Holy Places…

I’ve been at a lot of them this year. Some felt, or at least I understood them as, holy, while others I had to be told they were holy, sacred, important…

I visited some holy places in Haifa. Haifa is a port town in Northern Israel on the Mediterranean Sea, running from water’s edge up and over the biblical Mt. Carmel. While there, I visited the Baha’i Gardens with its 19 levels of garden terraces that adorn Mt. Carmel starting at its base and continuing for one kilometer up to the Summit. It’s quite lovely and unbelievably meticulous in its design and maintenance.

Before you enter the gardens, you are reminded that this is a holy place… (It’s actually the second most holy site in the world for the Baha’i.)


And the gardens are impressive …

I also visited Elijah’s Cave which is at the base of Mt Carmel not too far from the Baha’i Gardens. As I walked through the Birthright presentation that was going on just outside the cave, I overheard the leader remind the group that this site, this cave of Elijah was important to Jews, Muslims, Christians and Druze alike. The sign reminds visitors of its sacredness…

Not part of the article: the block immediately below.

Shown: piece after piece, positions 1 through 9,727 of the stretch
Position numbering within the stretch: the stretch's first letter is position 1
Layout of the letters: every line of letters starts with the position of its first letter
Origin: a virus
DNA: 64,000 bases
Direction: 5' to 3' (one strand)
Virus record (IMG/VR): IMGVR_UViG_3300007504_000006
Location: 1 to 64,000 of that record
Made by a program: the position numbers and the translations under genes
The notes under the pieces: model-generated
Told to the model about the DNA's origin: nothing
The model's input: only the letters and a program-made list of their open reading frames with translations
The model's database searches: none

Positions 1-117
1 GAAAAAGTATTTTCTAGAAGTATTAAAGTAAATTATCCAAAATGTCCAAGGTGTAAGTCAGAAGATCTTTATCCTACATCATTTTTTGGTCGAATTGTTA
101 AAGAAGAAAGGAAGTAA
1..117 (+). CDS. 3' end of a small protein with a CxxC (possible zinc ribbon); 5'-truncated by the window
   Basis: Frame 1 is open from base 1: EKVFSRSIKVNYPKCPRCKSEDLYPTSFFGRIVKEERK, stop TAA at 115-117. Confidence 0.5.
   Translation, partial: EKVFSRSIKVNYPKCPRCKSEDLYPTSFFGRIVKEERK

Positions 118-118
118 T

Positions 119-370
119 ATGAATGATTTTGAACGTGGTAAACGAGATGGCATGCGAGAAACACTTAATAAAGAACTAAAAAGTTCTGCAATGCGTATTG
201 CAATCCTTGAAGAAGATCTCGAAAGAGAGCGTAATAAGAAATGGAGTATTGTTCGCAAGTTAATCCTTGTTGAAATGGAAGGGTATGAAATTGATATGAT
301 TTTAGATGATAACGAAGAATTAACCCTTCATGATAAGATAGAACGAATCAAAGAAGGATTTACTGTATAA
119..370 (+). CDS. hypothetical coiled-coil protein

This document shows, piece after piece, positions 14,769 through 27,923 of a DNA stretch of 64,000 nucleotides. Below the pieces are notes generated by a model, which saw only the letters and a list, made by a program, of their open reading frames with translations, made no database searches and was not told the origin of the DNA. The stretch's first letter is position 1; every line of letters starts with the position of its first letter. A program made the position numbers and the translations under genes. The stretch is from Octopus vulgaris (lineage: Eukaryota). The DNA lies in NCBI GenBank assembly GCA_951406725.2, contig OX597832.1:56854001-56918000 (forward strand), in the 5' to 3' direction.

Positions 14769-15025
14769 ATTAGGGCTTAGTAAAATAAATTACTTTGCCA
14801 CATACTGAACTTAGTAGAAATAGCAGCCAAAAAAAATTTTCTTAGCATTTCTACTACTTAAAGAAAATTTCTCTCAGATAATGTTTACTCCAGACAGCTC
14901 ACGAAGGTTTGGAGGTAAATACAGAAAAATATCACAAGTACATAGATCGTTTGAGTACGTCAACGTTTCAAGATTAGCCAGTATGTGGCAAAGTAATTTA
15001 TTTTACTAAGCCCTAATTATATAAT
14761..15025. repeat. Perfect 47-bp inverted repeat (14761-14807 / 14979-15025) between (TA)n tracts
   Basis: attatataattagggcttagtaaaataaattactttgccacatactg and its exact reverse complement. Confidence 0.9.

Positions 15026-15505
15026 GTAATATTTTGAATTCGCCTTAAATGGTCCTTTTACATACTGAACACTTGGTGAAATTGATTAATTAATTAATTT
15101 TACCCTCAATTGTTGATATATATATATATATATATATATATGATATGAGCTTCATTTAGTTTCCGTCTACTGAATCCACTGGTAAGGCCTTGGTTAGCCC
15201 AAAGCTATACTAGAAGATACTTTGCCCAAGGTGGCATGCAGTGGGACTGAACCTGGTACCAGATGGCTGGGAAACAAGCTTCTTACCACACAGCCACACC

It’s a simple cave, rather forlorn, with few visitors …

I also visited the Stella Maris Monastery Church with its “traditional” Holy Lands Christian approach of building a church over some remnant of something old once used to house someone from scripture. This church is built over Elijah’s cave. … Oh I already talked about Elijah’s cave you say, well this cave is the one Elijah lived in; the other one is where he hid out after killing the 450 prophets of Baal (1 Kings 18-19), report the traditions…

I am not knocking the varied interpretations and understandings of holiness or their connections to history but instead wondering about how we perceive and understand what is holy. How do we know that we are walking on holy ground or breathing in a holy place? Does something have to be connected to a biblical figure, a religious text or an oral history to be holy? And if it is connected, must it automatically be holy? Elijah killed 450 prophets of Baal and then fled to go and hide, holy?

What if the assertion of one’s groups understanding of holy conflicts or even somehow harms another group? What happens when defending all that is holy becomes something riddled with mockery, manipulation, strife, and violence? Are we then making what was once holy … un-holy?

As much as I continue to enjoy walking through these various interpretations of holy, taking in their beauty, mystery and lore, I can’t help but think about the history and theology of each of these holy places that led them to be considered holy by some or many … and with those thoughts come to the tenuous reality that the holy and the un-holy seem to be inextricably intertwined …

Full Moon

Jesus you are everywhere…I heard one of the best sermons I have ever heard about Jesus while visiting a Swami when we took a stop on our 14 km Hindu pilgrimage walk around the Mountain of Shiva from 8 PM – 1 AM with about 500,000 other pilgrims. Unbelievable! I was blown away…